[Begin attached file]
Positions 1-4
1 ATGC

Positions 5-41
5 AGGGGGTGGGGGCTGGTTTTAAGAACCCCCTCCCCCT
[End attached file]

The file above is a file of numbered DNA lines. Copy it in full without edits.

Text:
Positions 1-4
1 ATGC

Positions 5-41
5 AGGGGGTGGGGGCTGGTTTTAAGAACCCCCTCCCCCT